Friday, September 21, 2007

Happy New Year

I heard a fascinating story on the radio the other day: there's a TV drama on the air in Iran right now called "Zero Degree Turn" that tells the story of the love between an Iranian-Palestinian Muslim man and a French Jewish woman in Paris during World War II. The story centers on the Iranian's attempts to help his lover and other Jews flee the Nazis and escape to safety in Tehran. The drama is currently the most popular TV show in Iran.

I had no idea, but this story is based on the true story of an Iranian man named who helped more than one thousand Jews obtain Iranian visas to escape the Nazis:
[The show's creator,] Mr. Fatthi, 48 years old, is a well-known director of historical fiction for television. In the past, his work has focused on Iranian history. But he also dabbles in comedy, winning international critical acclaim two years ago for a hit feature, "Marriage, Iranian Style."

He says he came up with the idea for "Zero Degree Turn" four years ago as he was reading books about World War II and stumbled across literature about charge d'affaires at the Iranian embassy in Paris. Abdol Hussein Sardari saved over a thousand European Jews by forging Iranian passports and claiming they belonged to an Iranian tribe.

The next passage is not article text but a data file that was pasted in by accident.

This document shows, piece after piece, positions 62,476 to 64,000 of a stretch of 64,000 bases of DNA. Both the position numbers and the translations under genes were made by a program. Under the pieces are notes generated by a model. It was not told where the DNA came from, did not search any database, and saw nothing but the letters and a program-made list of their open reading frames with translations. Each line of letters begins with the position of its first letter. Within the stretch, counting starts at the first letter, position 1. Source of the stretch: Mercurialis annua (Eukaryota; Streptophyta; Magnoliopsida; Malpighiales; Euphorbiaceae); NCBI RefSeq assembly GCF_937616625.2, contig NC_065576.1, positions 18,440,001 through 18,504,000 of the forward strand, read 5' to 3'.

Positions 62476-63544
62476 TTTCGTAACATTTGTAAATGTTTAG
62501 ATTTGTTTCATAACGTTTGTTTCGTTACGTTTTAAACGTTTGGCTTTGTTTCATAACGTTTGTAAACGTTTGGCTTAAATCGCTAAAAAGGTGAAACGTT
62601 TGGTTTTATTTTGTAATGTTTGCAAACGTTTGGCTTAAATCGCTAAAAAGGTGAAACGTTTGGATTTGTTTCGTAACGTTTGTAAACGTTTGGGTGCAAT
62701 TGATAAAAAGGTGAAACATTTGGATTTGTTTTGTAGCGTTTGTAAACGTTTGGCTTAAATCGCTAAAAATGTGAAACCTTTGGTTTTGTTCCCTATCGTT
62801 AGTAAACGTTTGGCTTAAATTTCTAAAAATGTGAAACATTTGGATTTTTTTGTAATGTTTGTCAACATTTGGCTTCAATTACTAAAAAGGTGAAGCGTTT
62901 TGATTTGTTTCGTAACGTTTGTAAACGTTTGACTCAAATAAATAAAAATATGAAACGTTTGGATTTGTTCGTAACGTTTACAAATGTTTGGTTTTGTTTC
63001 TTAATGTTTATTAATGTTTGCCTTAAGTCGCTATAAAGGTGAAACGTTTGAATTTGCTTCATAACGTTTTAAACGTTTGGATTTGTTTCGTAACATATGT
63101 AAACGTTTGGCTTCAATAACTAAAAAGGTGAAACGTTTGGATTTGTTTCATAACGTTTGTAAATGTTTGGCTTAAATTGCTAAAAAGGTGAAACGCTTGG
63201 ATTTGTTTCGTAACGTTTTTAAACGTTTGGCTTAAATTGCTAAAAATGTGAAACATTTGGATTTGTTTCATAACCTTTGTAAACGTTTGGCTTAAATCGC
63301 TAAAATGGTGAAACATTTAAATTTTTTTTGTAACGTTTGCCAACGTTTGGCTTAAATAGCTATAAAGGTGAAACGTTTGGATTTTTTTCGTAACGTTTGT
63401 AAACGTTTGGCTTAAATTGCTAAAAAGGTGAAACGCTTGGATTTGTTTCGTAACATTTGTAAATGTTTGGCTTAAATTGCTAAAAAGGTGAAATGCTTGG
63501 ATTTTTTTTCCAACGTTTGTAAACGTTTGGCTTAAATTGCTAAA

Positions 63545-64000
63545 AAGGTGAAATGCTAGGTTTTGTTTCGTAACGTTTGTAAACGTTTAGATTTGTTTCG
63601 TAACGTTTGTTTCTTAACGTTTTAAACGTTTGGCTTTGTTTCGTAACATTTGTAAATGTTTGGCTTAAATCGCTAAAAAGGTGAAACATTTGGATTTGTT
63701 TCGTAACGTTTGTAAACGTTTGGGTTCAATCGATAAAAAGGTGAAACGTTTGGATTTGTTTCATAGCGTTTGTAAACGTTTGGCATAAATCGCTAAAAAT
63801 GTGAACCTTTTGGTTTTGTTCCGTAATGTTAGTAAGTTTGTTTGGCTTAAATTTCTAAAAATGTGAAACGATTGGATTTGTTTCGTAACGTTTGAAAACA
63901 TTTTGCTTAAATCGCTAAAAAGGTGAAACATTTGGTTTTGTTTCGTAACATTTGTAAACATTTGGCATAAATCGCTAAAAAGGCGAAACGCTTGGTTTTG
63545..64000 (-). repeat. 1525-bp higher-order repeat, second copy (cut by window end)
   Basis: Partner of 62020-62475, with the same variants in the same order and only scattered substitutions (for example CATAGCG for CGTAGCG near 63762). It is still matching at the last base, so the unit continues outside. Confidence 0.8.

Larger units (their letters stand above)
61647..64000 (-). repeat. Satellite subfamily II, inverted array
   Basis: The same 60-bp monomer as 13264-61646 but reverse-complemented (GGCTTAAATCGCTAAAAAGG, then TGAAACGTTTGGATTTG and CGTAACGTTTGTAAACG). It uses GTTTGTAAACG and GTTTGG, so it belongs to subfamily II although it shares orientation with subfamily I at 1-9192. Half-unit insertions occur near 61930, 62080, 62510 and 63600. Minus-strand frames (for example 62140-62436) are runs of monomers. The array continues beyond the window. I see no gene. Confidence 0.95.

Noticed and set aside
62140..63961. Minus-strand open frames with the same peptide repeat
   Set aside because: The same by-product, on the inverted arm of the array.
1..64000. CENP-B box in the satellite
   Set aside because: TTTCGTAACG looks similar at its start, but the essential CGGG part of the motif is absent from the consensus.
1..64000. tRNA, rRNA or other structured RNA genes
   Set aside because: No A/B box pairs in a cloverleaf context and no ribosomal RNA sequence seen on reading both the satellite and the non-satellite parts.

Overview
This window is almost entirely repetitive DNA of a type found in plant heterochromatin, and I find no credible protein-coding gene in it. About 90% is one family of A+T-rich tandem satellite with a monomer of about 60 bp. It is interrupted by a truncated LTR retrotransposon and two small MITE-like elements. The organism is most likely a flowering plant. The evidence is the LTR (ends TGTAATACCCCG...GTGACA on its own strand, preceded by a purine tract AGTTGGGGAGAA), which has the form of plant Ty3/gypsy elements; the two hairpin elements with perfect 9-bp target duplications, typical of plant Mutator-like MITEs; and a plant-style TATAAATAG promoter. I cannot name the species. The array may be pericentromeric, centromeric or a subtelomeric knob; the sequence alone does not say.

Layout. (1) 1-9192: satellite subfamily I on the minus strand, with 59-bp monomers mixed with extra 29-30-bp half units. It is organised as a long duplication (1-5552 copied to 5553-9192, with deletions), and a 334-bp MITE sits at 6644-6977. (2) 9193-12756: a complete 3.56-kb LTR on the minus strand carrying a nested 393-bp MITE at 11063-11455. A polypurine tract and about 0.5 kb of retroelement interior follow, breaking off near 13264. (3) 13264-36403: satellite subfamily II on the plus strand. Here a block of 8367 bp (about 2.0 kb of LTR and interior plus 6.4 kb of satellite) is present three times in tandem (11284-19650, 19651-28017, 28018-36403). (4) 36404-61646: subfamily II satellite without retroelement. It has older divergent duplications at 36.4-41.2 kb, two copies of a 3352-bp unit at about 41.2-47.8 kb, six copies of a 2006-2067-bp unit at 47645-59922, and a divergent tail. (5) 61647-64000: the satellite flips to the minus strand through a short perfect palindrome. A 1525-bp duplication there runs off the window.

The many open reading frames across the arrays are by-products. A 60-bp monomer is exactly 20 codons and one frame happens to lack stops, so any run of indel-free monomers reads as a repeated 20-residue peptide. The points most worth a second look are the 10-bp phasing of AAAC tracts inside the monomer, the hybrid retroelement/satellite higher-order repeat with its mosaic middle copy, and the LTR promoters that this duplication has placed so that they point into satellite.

WSJ. More on Sardari, known as the "Schindler of Iran".

1 comment:

MK said...

The WSJ story is a bit shallow and uncritical on this. Apparently, Zero Degree Turn subtly, but quite actively, promotes a different type of Holocaust-denial argument. The show perpetuates the myth that certain Jewish Zionists collaborated with Hitler in order to realize their desire for a Jewish state. In doing so, they supposedly even killed many fellow Jews in cold blood, vor allem those who opposed their political ambitions. This aspect is being underscored in Zero Degree Turn far more than the extermination of Jews by the Nazis.

There was a good article on this in Spiegel a while back:,1518,504864,00.html

There doesn't seem to be an English version, but maybe you can babelfish it.

That being said, even so, the series is quite taboo-breaking for Iranian state television. Not only because it does thematize the Holocaust. But also because of flirts with blond Parisian women, nightclubs, drunk Iranians and some touches of femninism.